Before we begin, practice healthy creative habits: Clear your space of clutter, set aside some time to focus and spend 2-3 minutes doing your Daily Free Writing before you begin. See Lesson 2 for more about DFW.
Today we’re going to download and install Scrivener. If you’ve already installed it, scroll down. If you don’t want to use it, that’s okay too, you can use Word or index cards or a moleskin notebook. I recommend Scrivener because it combines outlining and book planning with manuscript writing. (You’ll see what that means as you use the software.)
To install go to https://www.literatureandlatte.com/index.php download and install. It’s a 30 day free trial and if you end up loving it, it’s just $45 to keep it forever.
When you first open the application, you’ll get a dialog box that looks like this:
NOTE: Throughout this course there will be screenshots from Scrivener taken from a Mac. If you’re on a PC you might notice that some things are slightly different.
I highly recommend taking the time to do the interactive tutorial, even if you just work through it piece by piece over several days or weeks. You won’t need all the functionality now, but it’s invaluable to at least know it’s there as you progress on this project.
Next, choose the type of project you want to create. For most of us that will either be a fiction or non-fiction book. For fiction writers, you’ll be given several options… if you’re unsure just pick “novel”. For non-fiction writers you’ll want “general non-fiction”.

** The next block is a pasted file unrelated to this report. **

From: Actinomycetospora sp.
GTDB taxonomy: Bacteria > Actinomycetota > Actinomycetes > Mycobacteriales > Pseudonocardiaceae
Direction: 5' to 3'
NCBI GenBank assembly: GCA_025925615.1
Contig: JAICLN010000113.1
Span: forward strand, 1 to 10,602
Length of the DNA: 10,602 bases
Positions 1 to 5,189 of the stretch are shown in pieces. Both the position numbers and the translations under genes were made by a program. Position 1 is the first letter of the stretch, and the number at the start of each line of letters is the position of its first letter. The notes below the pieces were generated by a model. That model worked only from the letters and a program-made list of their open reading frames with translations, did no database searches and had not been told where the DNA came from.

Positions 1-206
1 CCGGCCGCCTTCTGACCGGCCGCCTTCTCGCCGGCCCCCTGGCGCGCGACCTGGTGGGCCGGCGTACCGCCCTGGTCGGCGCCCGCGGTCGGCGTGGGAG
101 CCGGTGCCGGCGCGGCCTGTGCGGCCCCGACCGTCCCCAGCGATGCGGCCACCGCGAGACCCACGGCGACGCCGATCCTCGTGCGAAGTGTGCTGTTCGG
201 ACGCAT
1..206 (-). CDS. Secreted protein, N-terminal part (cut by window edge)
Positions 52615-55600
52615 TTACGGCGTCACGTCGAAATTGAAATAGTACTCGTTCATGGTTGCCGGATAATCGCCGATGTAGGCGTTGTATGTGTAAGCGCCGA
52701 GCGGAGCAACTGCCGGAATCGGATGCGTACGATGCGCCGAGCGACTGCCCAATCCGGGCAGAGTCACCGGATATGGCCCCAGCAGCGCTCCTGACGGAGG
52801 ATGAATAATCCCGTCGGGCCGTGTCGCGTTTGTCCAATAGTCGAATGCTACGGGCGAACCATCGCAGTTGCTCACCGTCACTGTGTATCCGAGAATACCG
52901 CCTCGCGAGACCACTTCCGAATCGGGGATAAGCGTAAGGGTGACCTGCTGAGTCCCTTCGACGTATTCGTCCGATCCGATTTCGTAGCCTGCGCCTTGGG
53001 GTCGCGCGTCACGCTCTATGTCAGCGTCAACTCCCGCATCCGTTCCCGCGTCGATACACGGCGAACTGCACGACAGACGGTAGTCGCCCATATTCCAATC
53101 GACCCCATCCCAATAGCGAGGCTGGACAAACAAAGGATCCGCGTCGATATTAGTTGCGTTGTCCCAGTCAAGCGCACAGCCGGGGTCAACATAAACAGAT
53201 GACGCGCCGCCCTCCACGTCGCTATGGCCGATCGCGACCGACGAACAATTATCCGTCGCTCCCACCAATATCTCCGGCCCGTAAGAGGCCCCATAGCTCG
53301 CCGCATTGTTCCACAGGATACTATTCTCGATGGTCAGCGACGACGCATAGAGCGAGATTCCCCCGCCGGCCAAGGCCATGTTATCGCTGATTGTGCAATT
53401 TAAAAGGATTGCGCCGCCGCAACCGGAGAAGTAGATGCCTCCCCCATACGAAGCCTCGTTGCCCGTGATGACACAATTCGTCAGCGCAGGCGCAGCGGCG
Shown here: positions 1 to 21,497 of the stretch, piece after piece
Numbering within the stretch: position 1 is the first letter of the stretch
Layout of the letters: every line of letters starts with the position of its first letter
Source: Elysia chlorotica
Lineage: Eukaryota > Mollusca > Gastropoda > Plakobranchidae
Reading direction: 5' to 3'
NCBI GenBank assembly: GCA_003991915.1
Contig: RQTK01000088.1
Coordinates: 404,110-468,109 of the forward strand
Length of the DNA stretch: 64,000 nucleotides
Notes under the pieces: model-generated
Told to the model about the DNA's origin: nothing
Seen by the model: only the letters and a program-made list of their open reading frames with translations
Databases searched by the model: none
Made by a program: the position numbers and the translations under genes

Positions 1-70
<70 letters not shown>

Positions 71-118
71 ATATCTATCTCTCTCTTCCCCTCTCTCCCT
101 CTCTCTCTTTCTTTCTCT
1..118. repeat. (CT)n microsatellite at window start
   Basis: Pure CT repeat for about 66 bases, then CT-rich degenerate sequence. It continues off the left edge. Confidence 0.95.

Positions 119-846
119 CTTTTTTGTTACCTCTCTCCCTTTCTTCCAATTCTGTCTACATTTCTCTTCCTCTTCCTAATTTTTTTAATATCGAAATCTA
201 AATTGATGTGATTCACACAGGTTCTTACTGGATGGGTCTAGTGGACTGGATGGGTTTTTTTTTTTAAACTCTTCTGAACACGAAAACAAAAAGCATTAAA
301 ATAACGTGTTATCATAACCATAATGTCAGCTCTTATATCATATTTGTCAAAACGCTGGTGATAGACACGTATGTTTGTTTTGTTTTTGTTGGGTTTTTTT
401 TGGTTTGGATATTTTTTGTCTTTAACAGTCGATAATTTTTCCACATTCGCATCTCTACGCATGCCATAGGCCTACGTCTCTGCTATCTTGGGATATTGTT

Save your project and you’re ready to go. In your binder, if you click on “manuscript” there will be a few cards already populated.
For non-fiction, you can find it here:
For fiction, it’s almost the same:
Once you click on the manuscript item, you’re going to see the index-card like format on the right. Like this:
Look good so far? Great. Let’s begin today’s lesson. (Or if you’re stuck feel free to ask questions in the forums.)
Beginning Your Outline
Yesterday we wrote everything we could think of about our book. Today we’re going to break that down into an outline. It’s not going to be perfect. In fact, it will have huge gaping holes that you’ll have to plug in later. Most of it will get rewritten, reworked or deleted. But just like the underdrawing for a painting, we’re just throwing things out there to start sketching our plan.
In the manuscript screen, we’re going to right click and choose, “create new folder” and name it OUTLINE. (Conversely you can also do this from Project >> New Folder in the top menu.)
Do you have an index card labeled OUTLINE that looks like this? Great. Click on it.
You’re now inside your OUTLINE folder and start creating text documents… essentially laying out the rough outline for your book on individual index cards. It should look like this:
Creating a Rough Outline
In the Outline folder you can right click and choose “add new text” or go to Project >> New Text to add an index card. Using your writing from yesterday as a guide, try to build out your book as it stands now either by chapters or Part I / II / III. You can approach this however you want, but I’ve created a sample to inspire some ideas:
|1||Daily Free Writing|
|3||Do some tutorials – as needed. There are also videos on Youtube.|
|4||Create a new project|
|5||Create a folder called OUTLINE|
|6||Add some cards with details from yesterday's brain dump of your book concept – embrace the messiness – you will not know all the parts of your book yet|
|7||Share in the FB group|